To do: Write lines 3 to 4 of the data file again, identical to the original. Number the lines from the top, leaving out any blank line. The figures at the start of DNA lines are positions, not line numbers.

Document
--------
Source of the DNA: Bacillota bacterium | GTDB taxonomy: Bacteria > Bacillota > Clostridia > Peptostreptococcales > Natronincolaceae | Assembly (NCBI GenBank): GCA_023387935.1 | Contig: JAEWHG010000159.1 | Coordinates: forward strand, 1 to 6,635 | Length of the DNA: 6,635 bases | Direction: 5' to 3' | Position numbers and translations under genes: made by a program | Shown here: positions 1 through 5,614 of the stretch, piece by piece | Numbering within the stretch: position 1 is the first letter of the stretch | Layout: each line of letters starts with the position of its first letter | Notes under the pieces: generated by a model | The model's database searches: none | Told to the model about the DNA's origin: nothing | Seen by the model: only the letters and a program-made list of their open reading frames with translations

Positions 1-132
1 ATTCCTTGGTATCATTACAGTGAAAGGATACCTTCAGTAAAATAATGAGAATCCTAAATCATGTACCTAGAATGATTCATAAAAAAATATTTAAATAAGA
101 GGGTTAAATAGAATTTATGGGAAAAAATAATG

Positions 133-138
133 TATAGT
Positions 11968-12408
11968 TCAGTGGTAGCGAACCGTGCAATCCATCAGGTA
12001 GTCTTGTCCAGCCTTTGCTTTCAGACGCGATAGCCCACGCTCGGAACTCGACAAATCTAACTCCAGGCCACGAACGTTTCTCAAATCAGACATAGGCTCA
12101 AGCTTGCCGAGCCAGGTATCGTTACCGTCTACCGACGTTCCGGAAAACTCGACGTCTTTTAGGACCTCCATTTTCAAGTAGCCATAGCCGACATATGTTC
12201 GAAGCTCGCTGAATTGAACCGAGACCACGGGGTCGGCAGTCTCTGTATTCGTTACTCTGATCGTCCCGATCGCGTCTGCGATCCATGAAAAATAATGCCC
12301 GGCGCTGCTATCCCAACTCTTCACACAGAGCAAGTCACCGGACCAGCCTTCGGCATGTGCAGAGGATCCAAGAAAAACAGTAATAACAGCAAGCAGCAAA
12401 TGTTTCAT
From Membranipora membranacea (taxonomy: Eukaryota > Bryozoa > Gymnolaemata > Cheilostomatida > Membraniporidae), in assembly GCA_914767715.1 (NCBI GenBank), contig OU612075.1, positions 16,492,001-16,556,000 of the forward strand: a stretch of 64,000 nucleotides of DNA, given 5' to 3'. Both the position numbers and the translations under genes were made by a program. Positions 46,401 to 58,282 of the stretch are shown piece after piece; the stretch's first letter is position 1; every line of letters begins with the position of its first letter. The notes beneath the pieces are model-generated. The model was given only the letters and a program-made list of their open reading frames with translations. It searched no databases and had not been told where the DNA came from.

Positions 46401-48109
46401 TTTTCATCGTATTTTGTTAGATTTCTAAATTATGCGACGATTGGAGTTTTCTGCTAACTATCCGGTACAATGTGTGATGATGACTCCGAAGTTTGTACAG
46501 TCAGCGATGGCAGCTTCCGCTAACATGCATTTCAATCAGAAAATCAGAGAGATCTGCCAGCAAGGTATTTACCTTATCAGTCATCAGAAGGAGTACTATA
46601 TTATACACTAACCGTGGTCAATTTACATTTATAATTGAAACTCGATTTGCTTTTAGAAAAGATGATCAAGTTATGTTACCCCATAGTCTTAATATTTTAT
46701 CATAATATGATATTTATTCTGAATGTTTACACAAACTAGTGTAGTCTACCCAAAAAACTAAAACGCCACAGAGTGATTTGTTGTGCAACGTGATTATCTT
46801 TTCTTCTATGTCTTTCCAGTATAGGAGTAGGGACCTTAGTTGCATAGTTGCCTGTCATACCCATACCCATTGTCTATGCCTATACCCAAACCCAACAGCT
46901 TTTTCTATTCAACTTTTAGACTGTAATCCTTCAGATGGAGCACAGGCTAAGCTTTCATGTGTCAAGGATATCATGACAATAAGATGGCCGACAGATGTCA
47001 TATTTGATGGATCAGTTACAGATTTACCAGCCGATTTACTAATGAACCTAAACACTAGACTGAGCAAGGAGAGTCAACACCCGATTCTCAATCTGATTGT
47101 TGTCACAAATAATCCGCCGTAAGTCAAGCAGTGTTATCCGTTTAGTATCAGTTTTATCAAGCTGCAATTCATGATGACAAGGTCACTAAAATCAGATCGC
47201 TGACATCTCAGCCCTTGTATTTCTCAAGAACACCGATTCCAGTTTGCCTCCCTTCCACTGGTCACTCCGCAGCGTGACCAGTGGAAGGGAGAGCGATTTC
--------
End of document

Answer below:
1 ATTCCTTGGTATCATTACAGTGAAAGGATACCTTCAGTAAAATAATGAGAATCCTAAATCATGTACCTAGAATGATTCATAAAAAAATATTTAAATAAGA
101 GGGTTAAATAGAATTTATGGGAAAAAATAATG